This duet occurs at the start of the second act. The girls have resisted strongly through Act I, in spite of all sorts of tricks. But just before this scene their maid, Despina (who has been bribed by Don Alphonso) has urged them to have a bit of fun flirting with the "strangers," assuring them that not only will the activity be harmless, but that their soldier lovers are no doubt having the same sort of fun themselves at the front.

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 Così Fan Tutte (Act II Scene 5)

Wolfgang Amadeus Mozart (1756-1791)

Guglielmo

Richard Knowlton

Dorabella

Phyllis Wilner

Guglielmo and his friend, Ferrando, are engaged to two sisters, Fiordiligi and Dorabella. Their friend, an old bachelor named Don Alphonso, has no faith in the passionate vows of eternal love the young women have made, and is betting against his young friends that the girls will easily prove unfaithful to their lovers, given a chance. At Alphonso's direction, in support of the bet, the two young men have pretended to leave for the wars, and have since returned, disguised as foreigners with big mustaches, to woo each others' girls. This duet occurs near the middle of the second act. The girls resisted strongly through Act I, in spite of all sorts of tricks. (The men have, for instance, pretended to take poison in despair at the girl's rejection.)

But at the beginning of Act II their maid, Despina (who has been bribed by Don Alphonso) succeeded in convincing them to try a brief flirtation, assuring them that not only will the activity be harmless, but that their soldier lovers are no doubt having the same sort of fun themselves at the front. As this scene begins, Fiordiligi and Ferrando wander off, leaving Dorabella and Guglielmo alone together.

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Martha

Friedrich, Freiherr von Flotow (1812-1883)

Plunkett

Arthur Dunlap

Nancy

Sybil Gilchrist

Nancy is a lady's maid to Lady Harriet, a noblewoman who serves as Lady-in-Waiting to Queen Anne. Lady Harriet and Nancy, bored with court life, amuse themselves one day by dressing as peasant girls, calling themselves Martha and Julia, and hiring themselves out as servants to a pair of farmers. The two ladies prove to be terrible servants - but excellent romantic heroines. The two farmers, Plunkett and his foster-brother Lionel, fall in love with the girls, and are devastated when their new maids escape in the night to return to their life at court.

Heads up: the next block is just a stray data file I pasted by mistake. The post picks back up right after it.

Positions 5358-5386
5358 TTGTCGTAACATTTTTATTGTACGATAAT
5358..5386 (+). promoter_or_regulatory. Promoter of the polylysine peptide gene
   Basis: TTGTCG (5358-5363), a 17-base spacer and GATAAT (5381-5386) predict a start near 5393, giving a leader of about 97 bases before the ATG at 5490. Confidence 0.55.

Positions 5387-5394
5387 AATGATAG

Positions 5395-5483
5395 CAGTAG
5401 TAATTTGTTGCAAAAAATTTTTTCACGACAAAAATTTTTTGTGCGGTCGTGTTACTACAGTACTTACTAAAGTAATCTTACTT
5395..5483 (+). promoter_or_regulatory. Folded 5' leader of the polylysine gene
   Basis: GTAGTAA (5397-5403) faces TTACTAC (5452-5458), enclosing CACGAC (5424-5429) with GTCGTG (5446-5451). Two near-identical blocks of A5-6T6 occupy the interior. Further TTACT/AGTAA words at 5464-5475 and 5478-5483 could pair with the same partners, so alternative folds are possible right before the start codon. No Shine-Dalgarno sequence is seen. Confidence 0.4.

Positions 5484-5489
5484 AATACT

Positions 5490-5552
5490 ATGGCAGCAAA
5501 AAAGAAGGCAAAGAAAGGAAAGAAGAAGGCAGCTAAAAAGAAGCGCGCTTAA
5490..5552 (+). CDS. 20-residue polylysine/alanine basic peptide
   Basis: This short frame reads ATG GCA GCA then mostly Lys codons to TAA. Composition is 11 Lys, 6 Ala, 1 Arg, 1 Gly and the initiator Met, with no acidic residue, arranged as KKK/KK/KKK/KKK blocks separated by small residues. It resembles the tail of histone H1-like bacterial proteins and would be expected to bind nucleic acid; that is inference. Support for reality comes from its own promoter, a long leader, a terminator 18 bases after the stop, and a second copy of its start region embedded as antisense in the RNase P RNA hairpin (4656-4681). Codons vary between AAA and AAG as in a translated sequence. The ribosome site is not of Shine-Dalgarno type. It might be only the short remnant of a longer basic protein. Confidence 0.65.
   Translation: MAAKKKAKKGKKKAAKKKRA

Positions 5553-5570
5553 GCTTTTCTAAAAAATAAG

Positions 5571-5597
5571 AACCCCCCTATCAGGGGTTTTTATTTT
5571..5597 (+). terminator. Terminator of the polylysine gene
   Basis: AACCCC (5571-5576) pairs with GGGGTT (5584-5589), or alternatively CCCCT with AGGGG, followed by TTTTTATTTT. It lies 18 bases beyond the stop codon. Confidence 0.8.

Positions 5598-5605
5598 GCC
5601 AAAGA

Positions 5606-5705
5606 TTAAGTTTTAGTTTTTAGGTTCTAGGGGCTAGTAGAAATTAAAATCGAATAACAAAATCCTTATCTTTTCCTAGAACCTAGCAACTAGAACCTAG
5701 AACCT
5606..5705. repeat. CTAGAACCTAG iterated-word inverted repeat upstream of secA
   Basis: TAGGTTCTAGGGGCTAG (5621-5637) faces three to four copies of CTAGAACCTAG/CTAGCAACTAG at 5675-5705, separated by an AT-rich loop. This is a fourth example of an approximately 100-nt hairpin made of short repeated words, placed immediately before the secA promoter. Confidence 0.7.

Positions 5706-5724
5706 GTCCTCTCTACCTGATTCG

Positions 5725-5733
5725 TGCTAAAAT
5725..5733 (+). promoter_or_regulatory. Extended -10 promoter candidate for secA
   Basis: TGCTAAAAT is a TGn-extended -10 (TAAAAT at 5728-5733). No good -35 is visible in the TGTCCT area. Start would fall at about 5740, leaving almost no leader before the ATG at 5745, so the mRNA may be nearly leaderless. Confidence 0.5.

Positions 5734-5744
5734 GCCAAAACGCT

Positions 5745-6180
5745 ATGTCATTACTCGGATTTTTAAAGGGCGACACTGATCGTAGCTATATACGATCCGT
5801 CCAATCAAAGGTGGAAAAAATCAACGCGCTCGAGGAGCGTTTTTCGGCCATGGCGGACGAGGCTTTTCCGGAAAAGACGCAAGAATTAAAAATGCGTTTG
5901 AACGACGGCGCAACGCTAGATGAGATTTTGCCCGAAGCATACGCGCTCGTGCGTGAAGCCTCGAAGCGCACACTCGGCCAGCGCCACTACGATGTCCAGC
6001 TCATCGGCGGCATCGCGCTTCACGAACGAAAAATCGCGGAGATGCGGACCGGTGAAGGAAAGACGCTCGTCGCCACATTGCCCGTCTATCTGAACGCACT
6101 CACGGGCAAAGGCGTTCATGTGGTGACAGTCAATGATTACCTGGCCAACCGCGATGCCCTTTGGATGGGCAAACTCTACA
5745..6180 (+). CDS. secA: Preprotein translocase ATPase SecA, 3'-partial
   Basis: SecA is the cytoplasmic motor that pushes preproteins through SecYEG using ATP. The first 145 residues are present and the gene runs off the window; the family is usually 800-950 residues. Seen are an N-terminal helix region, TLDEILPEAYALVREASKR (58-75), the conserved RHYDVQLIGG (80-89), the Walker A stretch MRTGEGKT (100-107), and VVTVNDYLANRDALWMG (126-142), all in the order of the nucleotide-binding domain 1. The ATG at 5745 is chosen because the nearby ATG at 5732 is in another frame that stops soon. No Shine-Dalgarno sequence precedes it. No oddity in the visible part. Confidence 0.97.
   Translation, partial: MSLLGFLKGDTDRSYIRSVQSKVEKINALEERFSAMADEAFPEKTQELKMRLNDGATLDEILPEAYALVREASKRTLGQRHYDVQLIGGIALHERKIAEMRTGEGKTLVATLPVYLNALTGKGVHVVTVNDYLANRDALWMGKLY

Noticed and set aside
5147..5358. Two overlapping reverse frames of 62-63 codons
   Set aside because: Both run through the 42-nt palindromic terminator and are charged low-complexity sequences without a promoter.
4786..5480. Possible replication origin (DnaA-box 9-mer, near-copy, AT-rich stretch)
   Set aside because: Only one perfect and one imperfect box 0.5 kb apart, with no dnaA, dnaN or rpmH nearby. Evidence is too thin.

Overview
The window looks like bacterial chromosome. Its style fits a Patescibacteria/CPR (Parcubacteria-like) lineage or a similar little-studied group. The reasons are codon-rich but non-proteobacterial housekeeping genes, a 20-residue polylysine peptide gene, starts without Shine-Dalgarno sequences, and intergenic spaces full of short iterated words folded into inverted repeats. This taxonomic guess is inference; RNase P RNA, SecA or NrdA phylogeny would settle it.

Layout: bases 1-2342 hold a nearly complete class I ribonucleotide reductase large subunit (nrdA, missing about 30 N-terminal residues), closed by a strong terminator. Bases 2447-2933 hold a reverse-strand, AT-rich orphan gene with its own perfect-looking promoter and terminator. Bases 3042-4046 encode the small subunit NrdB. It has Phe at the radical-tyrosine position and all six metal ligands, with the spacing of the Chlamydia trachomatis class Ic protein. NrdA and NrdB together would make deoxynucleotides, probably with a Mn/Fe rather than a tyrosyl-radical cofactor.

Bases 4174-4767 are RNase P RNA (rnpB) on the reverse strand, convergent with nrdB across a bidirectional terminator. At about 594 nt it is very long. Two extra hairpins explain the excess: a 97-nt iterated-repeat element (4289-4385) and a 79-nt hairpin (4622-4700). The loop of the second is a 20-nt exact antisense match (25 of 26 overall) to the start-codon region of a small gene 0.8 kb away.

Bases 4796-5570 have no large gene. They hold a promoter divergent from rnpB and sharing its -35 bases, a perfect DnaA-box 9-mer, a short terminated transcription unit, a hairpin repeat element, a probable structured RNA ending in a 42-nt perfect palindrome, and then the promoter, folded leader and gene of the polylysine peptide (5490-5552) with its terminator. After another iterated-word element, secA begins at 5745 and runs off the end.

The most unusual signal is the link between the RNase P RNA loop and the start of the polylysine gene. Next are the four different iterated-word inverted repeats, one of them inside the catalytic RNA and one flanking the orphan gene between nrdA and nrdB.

When the farmers encounter their erstwhile serving girls in the train of the Queen, the resulting complications lead to the revelation that Lionel is actually the son of a banished (but since reprieved) nobleman, and is therefore of high enough rank to woo Lady Harriet. But by the time the revelation is made, Lionel, who has been languishing for his "Martha," is so furious with the results of Harriet's masquerade that he no longer wants her.

In the previous scene, Lady Harriet has come to the farmhouse to try to make peace with Lionel. She fails, but thinks of a scheme which may win him back. (It does!) She discusses the plan with Nancy and Farmer Plunkett and then exits, leaving Nancy and her "employer" to make their own arrangements for a future together.

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The Old Maid and the Thief

Gian Carlo Menotti  (1911- )

Miss Pinkerton

Janice Dallas

Miss Todd

Johanna Gurland

The middle-aged spinster Miss Todd and her maid, the young spinster Laetitia, have a visitor. Well, not exactly a visitor. He's a begger named Bob, who came by during the storm last night - but he's so young and handsome, and so very male, that neither of them could bear to let him leave. So he spent the night, and this morning Laetitia, with Miss Todd's approval, fed him a hearty breakfast and asked him to stay a week.

In this scene, Miss Todd steps ouside and meets her friend, the middle-aged spinster Miss Pinkerton, who has some disturbing news: a thief escaped from the local jail last night. He's a terribly dangerous man - whose physical description sounds an awful lot like Bob's. And, by the way, concludes the old gossip - not that she wants to suggest anything - but it was noticed that Miss Todd had a male visitor overnight. Who could that have been? Miss Todd hurries home, determined to rid her house of this dangerous guest.

(In the end, Laetitia convinces Miss Todd to let Bob stay, and, after a week of misunderstanding, convinces Bob, who is not the thief after all, to run away with her.)

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 Orphée et Euridice

Christoph Willibald Gluck (1714-1787)

Orphée

Peter Cameron

Amour

Kate Cunningham

The myth of Orpheus and Eurydice has been a popular subject for composers since the beginnings of opera as an art form - dealing, as it does, with the power of music to change the world.